ETFs have been in the news lately because some financial sales organizations have banned or limited their representatives’ use of special kinds. But what is an ETF anyway?
Let’s begin with Mutual Funds 101. Regular open-end mutual funds date back to the 1920s and feature professional managers trying to choose the best of class of stocks, bonds or other investments in order to outperform an index such as the S&P 500 or a broadly defined descriptor such as Balanced (stocks and bonds). You buy or sell them once a day based upon the closing price of all of the investments in the pool.
Examples of sponsoring companies would include American Century here in Kansas City or Fidelity in Boston. Almost all choices within 401(k) plans or variable annuities are forms of this type of managed fund.
Back in the late 1990s, when the S&P 500 index happened to fare so well that it enjoyed a record five consecutive years of 20-plus percent growth, conventional wisdom came to say, You shouldn’t invest in anything but a good index fund because even good fund managers cannot outperform them anyway in the longer term. These were not managed. You simply owned a piece of everything represented in the index, whether good or bad.
As information and trading moved at ever faster paces, investors wanted to be able to buy or sell a fund during the market day based upon what was happening. If a Black Monday comes along, why should one have to suffer the entire loss by selling at day’s end? Other fund critics wanted to be able to make diversified investments with lower expenses.
In response, financial firms began to manufacture and offer you the ability to buy shares that contained all of the components of an index that you buy or sell like a stock at any time of the trading day. Thus State Street created the most widely recognized fund that closely corresponds to the S&P 500 itself. The trading symbol is SPY and it has created its marketing theme for a whole host of its funds using the theme of Spyders (sic). The one for the Dow 30 Industrials is known as Diamonds because its symbol is DIA and the NASDAQ 100 has QQQQ for its symbol.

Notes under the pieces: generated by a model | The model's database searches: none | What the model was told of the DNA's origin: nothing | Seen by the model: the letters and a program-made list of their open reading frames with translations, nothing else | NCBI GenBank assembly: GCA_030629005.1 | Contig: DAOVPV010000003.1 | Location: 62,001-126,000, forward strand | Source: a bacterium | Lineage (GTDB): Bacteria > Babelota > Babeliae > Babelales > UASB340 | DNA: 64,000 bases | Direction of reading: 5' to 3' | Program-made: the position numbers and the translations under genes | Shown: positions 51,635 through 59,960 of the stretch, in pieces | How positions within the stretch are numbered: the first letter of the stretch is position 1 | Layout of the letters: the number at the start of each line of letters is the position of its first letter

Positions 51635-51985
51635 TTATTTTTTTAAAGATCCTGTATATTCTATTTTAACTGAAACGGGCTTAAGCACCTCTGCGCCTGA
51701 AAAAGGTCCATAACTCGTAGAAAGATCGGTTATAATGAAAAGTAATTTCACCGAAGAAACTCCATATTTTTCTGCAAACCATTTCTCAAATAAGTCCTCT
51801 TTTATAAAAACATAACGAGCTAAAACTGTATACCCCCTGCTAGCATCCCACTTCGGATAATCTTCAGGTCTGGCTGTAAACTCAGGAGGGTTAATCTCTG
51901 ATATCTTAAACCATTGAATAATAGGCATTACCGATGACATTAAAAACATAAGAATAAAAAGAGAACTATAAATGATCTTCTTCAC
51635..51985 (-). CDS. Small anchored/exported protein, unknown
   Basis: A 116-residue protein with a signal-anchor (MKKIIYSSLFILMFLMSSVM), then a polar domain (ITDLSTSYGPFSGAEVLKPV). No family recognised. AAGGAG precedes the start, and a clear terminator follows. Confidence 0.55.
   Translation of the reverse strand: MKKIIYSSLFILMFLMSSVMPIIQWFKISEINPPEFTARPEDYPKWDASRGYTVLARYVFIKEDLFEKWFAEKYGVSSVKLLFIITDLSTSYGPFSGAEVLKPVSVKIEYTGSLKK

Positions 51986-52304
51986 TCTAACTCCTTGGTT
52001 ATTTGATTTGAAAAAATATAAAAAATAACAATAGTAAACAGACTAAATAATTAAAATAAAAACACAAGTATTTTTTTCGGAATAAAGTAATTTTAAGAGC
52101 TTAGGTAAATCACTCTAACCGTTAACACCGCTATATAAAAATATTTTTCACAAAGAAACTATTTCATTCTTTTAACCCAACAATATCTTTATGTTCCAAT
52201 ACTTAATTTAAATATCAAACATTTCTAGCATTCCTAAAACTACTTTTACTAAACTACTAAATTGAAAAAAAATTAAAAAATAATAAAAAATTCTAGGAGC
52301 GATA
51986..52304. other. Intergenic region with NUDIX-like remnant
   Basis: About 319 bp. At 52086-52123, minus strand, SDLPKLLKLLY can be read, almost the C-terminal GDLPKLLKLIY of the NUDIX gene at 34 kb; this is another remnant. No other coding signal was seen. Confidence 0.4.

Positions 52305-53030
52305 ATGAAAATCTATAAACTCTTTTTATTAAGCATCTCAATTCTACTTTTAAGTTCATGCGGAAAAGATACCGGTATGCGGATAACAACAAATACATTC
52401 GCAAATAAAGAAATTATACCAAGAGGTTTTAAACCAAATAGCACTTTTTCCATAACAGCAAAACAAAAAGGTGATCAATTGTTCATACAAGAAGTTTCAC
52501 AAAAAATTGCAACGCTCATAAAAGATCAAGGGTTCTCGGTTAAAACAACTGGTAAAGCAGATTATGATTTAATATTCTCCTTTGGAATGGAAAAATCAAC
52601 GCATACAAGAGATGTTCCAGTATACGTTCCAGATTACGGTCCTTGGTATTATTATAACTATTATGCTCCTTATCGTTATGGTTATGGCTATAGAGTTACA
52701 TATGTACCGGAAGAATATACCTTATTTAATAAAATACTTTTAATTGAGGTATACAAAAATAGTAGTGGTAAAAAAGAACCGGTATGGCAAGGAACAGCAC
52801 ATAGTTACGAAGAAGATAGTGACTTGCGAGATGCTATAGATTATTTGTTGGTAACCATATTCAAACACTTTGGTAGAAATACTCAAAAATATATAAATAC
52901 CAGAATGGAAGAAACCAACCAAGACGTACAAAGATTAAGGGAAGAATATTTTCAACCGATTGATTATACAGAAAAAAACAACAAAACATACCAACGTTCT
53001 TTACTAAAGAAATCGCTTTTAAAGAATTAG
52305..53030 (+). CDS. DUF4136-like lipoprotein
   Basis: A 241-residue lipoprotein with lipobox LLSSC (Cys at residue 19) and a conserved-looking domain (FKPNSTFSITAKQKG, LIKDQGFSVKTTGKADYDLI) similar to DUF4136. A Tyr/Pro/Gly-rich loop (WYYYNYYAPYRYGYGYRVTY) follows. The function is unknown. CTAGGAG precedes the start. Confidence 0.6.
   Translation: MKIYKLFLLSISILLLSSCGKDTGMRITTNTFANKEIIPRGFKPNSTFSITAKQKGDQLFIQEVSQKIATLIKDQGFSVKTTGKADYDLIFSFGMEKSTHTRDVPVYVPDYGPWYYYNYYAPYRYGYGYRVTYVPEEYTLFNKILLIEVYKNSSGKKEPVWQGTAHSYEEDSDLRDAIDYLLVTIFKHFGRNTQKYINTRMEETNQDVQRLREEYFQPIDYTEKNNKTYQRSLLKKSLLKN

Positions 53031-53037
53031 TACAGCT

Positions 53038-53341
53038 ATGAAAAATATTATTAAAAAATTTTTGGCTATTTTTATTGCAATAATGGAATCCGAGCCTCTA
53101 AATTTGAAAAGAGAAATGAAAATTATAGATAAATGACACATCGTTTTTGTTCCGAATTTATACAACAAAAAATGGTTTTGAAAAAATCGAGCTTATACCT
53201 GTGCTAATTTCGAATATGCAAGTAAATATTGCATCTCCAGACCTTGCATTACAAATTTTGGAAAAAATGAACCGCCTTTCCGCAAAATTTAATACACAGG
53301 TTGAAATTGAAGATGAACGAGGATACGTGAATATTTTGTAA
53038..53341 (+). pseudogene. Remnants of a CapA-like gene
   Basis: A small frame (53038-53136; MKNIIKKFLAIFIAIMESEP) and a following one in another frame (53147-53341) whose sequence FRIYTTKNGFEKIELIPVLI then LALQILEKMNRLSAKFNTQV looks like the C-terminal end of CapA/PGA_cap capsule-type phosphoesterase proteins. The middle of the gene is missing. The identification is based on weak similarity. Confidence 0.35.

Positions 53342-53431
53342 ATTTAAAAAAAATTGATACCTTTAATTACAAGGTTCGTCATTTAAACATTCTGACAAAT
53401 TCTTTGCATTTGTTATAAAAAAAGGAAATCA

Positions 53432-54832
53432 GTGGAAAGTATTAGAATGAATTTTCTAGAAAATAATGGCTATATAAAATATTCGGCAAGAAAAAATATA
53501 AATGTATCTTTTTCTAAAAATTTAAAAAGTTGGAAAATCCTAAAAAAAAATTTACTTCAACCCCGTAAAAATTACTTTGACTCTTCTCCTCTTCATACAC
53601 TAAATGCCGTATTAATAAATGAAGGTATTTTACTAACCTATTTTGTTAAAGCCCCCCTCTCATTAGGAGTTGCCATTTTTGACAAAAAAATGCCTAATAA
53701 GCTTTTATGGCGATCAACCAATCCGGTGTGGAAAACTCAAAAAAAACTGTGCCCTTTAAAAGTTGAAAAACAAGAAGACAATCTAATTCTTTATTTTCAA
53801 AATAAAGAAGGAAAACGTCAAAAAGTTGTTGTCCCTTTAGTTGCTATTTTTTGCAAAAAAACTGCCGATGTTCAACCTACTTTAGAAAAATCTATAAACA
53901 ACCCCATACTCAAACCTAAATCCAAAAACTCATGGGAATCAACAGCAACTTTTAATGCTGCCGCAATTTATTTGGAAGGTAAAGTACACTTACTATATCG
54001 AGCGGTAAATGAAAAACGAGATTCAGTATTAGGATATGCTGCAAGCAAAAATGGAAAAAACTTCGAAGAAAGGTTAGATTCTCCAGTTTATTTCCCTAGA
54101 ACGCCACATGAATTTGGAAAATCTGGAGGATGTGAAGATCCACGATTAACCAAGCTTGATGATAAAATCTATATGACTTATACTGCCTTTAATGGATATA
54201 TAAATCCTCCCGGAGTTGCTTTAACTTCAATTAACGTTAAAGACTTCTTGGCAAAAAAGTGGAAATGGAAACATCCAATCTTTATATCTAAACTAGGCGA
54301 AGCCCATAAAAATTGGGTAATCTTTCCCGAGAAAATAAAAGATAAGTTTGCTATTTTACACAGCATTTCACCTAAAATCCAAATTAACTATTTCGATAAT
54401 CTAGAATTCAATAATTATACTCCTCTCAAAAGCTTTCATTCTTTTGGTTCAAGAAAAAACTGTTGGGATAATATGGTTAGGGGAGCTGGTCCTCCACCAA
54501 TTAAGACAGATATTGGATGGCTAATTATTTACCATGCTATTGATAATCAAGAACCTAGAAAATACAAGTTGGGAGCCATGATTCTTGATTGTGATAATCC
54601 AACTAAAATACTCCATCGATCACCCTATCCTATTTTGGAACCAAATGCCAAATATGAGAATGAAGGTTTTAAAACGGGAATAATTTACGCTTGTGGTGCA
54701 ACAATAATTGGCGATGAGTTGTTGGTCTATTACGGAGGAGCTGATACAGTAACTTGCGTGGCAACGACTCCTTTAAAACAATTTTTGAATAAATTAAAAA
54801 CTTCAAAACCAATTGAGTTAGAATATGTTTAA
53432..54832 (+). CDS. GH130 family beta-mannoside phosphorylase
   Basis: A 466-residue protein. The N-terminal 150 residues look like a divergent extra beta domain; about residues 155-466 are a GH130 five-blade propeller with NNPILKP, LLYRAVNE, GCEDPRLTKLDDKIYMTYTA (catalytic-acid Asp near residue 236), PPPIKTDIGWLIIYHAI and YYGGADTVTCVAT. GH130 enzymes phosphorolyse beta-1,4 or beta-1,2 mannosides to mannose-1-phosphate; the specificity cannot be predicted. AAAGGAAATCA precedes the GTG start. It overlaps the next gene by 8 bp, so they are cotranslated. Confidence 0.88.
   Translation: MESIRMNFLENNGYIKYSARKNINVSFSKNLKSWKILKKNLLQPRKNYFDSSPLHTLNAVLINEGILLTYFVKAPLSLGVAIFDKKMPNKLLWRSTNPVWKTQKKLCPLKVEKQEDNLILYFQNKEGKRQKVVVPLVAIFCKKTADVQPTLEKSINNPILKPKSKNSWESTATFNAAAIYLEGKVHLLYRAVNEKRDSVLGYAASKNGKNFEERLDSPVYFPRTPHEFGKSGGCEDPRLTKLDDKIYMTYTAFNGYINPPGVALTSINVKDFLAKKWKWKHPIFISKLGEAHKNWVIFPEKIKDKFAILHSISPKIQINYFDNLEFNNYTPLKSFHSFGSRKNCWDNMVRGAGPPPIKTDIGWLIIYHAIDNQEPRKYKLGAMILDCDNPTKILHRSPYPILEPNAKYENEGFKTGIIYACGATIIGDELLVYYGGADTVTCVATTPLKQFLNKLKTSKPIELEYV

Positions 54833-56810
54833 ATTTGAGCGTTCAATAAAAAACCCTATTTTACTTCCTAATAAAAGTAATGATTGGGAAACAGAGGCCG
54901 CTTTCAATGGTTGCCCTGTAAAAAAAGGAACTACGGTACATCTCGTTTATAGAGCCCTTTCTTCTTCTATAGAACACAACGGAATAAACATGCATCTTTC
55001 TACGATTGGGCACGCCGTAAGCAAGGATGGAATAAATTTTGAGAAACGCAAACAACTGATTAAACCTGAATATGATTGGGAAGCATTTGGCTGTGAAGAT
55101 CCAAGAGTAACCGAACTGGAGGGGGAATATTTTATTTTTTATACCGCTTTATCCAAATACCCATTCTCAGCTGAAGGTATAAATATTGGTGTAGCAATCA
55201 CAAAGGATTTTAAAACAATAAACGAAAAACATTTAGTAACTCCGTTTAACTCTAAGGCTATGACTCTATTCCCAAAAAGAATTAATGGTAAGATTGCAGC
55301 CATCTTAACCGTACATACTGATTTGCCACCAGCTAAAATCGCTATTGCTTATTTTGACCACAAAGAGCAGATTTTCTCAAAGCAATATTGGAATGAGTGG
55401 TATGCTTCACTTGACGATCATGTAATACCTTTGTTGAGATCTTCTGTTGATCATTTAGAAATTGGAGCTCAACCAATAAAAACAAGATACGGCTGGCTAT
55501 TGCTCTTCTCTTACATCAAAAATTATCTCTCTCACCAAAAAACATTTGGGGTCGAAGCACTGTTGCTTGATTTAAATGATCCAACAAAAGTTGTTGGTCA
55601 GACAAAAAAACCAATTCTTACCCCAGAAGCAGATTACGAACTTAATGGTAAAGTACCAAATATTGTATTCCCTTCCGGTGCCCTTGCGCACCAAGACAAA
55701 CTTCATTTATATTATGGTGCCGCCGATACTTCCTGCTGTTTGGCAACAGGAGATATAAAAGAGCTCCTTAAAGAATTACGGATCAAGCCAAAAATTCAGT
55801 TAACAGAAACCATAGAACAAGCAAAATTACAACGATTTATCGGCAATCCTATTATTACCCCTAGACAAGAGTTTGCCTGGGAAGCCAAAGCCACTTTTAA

You might say the idea caught on. There are about 800 different mutual funds that now qualify as ETFs. In general their internal expenses are far less than regular managed funds, as low as one-tenth of 1 percent, because you do not pay for the brains to actively pick the components or to buy and sell them at different times.
The controversy arises over their use because some of them are the equivalent of a high-powered investment rifle. Not only can you buy them as a substitute for a particular index or sector, but you can leverage your results with some that will give you 100 to 200 percent more movement than the underlying components. Plus you can buy the inverse (or short) of the index or sector.
Therefore, if you thought a year ago that crude oil would fall in price and bought PowerShares DB Crude Oil Double Short ETN (DTO) about July 8, you would have a profit today of more than 220 percent. If you bet oil would continue to go up from $146 a barrel, you would have lost 82 percent on an opposite fund, DXO. Because of this volatility, some buy-and-hold broker-dealers have taken some or all ETF’s out of their representatives’ arsenals, including Edward Jones, LPL and Ameriprise.
I will bet some of you would like to have had any position in your portfolio that went up more than 100 percent while your regular stocks or funds were dropping like rocks. I understand caution, but I want all of the best tools available to make money and protect it from loss for our clients.